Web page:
By John A. Farrell, Thomas Jefferson Street blog
I caused no small stir last year when, on behalf of the town's long-suffering sports fans—and making a clear exception for the Capitals hockey team—I called Washington, D.C., a loser town.
The city's sports barons were great at building stadiums, I said—and equally bad at building winning teams.
Well, the Washington Post admitted the obvious today, with a list of the top 10 local sports stories of the decade.
Can any city in America show so meager a collection of highlights?
(OK, OK, maybe Cleveland.)
When the shooting death of Sean Taylor, the Redskin safety, makes your list of top 10 memorable sports moments, it speaks for itself.
There was but one championship on the list—claimed by the University of Maryland in basketball. The second biggest story of the DECADE, according to the Post, was that another area college (George Mason) actually made it to the Final Four.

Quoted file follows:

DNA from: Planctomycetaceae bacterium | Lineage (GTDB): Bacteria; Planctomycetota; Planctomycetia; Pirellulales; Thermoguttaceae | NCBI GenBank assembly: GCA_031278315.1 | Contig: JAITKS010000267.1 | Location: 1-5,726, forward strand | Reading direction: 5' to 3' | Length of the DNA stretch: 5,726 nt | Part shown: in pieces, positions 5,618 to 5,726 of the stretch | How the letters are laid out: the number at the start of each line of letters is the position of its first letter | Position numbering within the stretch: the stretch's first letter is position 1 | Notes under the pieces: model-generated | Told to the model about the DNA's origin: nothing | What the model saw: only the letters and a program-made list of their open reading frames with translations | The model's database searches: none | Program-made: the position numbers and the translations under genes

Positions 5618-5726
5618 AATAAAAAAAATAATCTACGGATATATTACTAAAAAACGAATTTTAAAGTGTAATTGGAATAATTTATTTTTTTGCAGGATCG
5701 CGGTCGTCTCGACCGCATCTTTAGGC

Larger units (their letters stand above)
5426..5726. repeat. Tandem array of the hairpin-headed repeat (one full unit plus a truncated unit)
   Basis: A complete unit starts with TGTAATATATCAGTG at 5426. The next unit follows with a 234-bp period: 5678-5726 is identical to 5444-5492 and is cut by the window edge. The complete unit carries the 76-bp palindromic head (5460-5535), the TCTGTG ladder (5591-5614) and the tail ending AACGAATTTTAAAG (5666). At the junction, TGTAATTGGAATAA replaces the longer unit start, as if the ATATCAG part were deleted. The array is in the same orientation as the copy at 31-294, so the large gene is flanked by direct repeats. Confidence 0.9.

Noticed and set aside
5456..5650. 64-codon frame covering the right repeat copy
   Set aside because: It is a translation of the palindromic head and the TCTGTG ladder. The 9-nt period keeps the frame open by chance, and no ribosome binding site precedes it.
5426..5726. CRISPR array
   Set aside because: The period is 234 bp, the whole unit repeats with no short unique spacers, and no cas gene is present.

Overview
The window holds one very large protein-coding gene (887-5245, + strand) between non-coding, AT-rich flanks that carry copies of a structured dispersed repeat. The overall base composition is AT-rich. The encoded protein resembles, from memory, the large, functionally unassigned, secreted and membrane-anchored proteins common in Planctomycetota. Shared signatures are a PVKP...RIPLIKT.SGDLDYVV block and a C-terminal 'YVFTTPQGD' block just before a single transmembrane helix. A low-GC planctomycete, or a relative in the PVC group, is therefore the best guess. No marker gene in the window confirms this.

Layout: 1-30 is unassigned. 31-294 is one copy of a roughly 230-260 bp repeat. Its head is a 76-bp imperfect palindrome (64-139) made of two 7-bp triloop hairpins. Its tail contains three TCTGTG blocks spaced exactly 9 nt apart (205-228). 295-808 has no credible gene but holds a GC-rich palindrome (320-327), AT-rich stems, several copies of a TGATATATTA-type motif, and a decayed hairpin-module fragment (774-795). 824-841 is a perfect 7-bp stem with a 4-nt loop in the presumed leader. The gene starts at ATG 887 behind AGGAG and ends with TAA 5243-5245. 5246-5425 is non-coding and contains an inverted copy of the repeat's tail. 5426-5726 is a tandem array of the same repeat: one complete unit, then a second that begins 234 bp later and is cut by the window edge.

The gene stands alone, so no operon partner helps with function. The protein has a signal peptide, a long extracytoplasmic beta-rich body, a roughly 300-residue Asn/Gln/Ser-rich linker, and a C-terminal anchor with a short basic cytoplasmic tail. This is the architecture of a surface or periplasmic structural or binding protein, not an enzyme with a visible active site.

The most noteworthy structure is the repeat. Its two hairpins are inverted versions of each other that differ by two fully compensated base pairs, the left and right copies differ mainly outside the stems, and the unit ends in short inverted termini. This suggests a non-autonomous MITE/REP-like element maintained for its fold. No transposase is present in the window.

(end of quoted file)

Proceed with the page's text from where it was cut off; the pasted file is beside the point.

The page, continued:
The arrival of the Nationals, a worse-than-mediocre baseball team that, according to Post sportswriter Tom Boswell, has about a 5 percent chance of reaching .500 next year, came in third.
The list was stretched every which way just to get to 10. The Capitals were cited twice—once for getting Alex Ovechkin and once for getting good, which is kind of the same thing, eh?
The return and departure of Joe Gibbs, who couldn't get his Redskins to the Super Bowl, was a highlight. So was the arrival and departure of an equally over-the-hill Michael Jordan who, the Post said, "made us feel like D.C. sort of mattered." Only in your dreams.
There is always next year, etc. We can hope that the promise shown by Brian Orakpo and Stephen Strasburg won't, after front office shake-ups, be snuffed by injury or wasted by the Redskins and the Nats. A new coach isn't helping the lazy, conceited Wizards, but Mike Shanahan might rescue the lazy, conceited Skins.
And maybe the ugly 6-3 loss to Carolina the other night was just a blip. Maybe the Caps will get even better after trading their captain to the Blue Jackets. Maybe Nick Backstrom will hang around, as did Alexander Semin, and help Ovechkin bring a Stanley Cup, or two, to loser-town.
Or, we can all turn into soccer fans. Which is played pretty well around here.